It was predictable that the Olympic bandwagons would soon start rolling and there’s one catching fire right now as a result of our gold fever. Clearly we’ve got it very right at an Elite funding level but it’s at the grassroots that we need to galvanise the nation and the current cause célèbre is how to get more sport played in schools.
Downing Street started it with a call for teachers to spend more time on PE; Boris carried it on reminiscing on his schooldays and the media have driven it with a campaign fervour not seen since berating politicians’ expenses.
A snapshot of this week’s press sums it up. The Sun was out the blocks fast with its ‘Support Sport in our Schools’ while The Telegraph Group has opted for ‘Keep the Flame Alive’ – a drive to specifically improve sport in schools through volunteering in sports clubs.
Brands too are getting in on the act, with a whole range of initiatives targeted at all ages and abilities. We are already seeing a mixture of Olympic sponsors and general UK sport / governing body sponsors looking to build on the after-glow at both a local and national level.
This bandwagon has a point. Australia enjoyed a similar sporting buzz after Sydney 2000, but a glance at the current medal table and the soon-to-be-glimpsed sight of their Sports Minister rowing in Team GB kit is all the evidence you need that they didn’t get it right in the aftermath of their Games.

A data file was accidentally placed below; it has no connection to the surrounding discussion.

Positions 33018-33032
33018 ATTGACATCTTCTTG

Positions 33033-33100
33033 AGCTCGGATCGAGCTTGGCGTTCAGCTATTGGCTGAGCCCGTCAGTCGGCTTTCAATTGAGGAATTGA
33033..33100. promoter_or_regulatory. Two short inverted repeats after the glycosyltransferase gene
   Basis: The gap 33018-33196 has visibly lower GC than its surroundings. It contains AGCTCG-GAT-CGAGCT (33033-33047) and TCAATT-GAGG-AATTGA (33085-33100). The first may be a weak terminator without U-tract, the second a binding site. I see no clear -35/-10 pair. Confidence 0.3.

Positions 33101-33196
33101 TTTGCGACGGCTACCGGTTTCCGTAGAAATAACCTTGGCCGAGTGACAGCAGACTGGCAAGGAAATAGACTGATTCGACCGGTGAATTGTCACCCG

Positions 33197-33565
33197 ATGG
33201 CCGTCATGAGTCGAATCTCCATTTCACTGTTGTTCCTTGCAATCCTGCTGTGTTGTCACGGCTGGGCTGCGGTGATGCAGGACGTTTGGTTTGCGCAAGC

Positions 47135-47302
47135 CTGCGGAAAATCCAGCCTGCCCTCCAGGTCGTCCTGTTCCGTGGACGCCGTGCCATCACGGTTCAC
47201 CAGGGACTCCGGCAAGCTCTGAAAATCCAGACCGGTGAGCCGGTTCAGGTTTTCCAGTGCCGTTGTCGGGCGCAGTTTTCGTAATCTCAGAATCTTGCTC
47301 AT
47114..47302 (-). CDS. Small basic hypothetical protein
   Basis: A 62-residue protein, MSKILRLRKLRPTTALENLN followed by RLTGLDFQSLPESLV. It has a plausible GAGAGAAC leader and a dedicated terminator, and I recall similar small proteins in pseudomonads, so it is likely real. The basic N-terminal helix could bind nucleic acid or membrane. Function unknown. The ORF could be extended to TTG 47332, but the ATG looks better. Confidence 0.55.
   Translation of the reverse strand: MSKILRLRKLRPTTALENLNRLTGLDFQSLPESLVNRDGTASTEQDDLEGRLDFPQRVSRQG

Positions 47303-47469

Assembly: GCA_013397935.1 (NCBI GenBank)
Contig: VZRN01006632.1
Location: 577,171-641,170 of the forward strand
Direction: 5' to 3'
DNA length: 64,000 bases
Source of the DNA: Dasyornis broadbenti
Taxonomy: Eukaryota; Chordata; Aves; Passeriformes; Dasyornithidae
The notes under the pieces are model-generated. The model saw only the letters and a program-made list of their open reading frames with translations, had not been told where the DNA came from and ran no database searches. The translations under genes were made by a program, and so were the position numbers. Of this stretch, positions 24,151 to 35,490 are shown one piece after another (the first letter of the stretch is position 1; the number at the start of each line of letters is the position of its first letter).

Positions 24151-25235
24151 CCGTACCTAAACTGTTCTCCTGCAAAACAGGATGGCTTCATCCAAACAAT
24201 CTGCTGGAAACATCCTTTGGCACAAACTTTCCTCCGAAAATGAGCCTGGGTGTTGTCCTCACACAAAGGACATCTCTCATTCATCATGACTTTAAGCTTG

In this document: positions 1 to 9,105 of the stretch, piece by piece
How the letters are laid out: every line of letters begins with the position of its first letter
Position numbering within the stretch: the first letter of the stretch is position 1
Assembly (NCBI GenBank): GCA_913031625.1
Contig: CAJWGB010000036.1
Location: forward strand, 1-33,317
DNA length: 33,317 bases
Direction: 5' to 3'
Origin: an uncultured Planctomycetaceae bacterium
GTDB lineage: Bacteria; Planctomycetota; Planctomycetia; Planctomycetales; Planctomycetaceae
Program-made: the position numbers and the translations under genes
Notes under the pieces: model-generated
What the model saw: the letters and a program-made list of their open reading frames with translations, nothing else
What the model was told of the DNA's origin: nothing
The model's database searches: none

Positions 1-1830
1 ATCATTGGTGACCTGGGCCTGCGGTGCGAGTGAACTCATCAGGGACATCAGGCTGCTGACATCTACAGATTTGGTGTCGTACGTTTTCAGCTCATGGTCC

Listening to the political parties in the media over the last few days, we’re already in danger of this becoming a political football and a mash-up of hundreds of well-intentioned but ultimately tactical schemes with slightly differing objectives, as the battle for share of voice begins.
So here’s my plea: Tessa Jowell has already asked for a party-neutral 10-year solution, but I think it should go further – why not a moratorium between politicians, media, sponsors and governing bodies – all working together on a common goal / scheme for organised sport in schools? This unprecedented, singular focus could ensure that Team GB’s success on the field doesn’t just inspire the next generation but embeds sport as part of their daily routine.
The Games have produced role models from all walks of life, athletes that ‘the people’ can aspire to – we’ve got medallists of all ages, genders, ethnicities and social groups. There will never be a better opportunity to harness the power of sport to do social good.
The lead needs to come from Parliament, then Fleet Street and boardrooms to draw all parties together – making this a reality is a process beset with pitfalls, but that alignment, in my mind, would be the real human legacy of London 2012.
By Dominic Curran on August 10th, 2012